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As a neonatal intensive care nurse, Lauren Bloomstein had been taking care of other people's babies for years. Finally, at 33, she was expecting one of her own. The prospect of becoming a mother made her giddy, her husband, Larry, recalled recently— "the happiest and most alive I'd ever seen her."

Frank C. Muller / Creative Commons

In the 1800s, Connecticut peddlers would travel south to peddle goods made in small factories around the state. The best way to increase their profit margin was to slip a few pieces of prized nutmeg -- and a few fake wooden ones to match -- in their bag. It didn't take long to expose the fraud, earning us the nickname of the Nutmeg State, known by all as clever, if ethically challenged, people.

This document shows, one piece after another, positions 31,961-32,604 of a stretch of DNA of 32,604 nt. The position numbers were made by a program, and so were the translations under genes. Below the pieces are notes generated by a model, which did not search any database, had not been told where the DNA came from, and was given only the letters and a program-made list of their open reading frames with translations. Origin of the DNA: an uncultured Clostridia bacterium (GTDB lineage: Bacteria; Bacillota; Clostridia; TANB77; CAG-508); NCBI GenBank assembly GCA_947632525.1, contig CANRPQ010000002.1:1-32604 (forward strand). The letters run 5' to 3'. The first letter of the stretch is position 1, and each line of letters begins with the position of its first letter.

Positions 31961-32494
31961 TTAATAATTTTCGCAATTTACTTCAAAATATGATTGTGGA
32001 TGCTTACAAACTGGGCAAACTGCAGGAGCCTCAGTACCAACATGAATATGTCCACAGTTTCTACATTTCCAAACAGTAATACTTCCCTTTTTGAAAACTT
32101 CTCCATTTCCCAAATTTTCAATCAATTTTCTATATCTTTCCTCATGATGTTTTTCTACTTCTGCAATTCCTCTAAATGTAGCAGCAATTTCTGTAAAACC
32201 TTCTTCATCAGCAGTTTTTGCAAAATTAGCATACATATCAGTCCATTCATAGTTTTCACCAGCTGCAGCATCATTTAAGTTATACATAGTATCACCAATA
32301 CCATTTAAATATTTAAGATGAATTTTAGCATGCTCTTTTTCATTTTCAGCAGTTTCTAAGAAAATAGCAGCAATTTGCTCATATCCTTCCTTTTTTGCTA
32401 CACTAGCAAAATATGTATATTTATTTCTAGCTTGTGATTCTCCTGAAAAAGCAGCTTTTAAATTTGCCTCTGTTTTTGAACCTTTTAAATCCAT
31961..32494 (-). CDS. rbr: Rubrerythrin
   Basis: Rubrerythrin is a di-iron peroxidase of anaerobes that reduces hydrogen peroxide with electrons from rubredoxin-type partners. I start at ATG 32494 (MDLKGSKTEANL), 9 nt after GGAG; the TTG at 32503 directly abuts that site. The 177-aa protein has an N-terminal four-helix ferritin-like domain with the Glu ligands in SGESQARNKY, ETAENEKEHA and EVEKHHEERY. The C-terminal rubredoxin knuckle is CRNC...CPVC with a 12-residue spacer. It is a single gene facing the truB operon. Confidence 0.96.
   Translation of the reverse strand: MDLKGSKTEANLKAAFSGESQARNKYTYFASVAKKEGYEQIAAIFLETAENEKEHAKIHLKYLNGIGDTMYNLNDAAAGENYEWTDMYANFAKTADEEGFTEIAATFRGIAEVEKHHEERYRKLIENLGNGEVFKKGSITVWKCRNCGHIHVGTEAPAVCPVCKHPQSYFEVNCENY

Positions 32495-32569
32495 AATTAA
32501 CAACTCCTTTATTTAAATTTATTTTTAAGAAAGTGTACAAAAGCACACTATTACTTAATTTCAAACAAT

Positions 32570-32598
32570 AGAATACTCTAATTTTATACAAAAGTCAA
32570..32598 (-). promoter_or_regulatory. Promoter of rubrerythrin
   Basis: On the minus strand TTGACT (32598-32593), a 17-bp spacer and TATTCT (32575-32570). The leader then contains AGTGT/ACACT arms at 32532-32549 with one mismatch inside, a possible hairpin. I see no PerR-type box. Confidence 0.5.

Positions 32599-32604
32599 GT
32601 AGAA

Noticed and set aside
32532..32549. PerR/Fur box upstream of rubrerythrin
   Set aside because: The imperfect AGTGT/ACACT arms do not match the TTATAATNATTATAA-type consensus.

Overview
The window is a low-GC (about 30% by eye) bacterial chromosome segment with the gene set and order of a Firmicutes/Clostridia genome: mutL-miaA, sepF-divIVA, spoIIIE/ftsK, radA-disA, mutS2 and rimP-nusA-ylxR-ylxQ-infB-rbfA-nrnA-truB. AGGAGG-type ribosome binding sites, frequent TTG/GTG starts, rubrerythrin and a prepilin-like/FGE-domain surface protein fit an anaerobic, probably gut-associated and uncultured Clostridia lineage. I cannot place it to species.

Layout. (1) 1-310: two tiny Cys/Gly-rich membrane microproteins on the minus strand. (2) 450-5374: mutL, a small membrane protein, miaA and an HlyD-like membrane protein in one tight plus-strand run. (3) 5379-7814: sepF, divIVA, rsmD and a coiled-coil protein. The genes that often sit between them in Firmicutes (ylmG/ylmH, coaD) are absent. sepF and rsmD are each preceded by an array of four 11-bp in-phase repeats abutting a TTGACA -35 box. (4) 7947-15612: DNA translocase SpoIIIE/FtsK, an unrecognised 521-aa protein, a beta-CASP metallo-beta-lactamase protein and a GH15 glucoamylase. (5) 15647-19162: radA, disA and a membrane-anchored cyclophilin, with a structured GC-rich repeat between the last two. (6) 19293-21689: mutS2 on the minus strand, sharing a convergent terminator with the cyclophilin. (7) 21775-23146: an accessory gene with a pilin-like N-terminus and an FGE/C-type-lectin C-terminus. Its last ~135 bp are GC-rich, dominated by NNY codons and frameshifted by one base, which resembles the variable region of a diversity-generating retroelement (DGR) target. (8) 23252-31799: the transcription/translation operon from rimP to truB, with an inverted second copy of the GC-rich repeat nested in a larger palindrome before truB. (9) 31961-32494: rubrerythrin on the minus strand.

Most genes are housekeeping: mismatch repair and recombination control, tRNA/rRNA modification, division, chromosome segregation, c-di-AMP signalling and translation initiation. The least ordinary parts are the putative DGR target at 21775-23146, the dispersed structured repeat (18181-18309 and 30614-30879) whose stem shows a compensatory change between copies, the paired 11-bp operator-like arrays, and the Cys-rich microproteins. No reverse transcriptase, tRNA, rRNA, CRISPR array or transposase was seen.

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Life after death, in one form or another,  has been examined by multiple disciplines for centuries: From theology, to physics, to philosophy, to medicine and more. But while the topic is taken seriously by some, it remains a focus of ridicule and skepticism by others.

Donnie Ray Jones / Creative Commons

Sleep. We all need it. Yet, according to the Centers for Disease Control and Prevention, roughly one in three U.S. adults does not get enough of it.

Coming up, we consider the impact of this and other sleep-related trends with Dr. Meir Kryger. His new book is called The Mystery of Sleep.

Jamiesrabbits / Creative Commons

President Donald Trump's nominee to head the Food and Drug Administration was before Congress this week. Scott Gottlieb wants a quicker approval process for new drugs, but a new study said the FDA already works faster than its peer agency in Europe.

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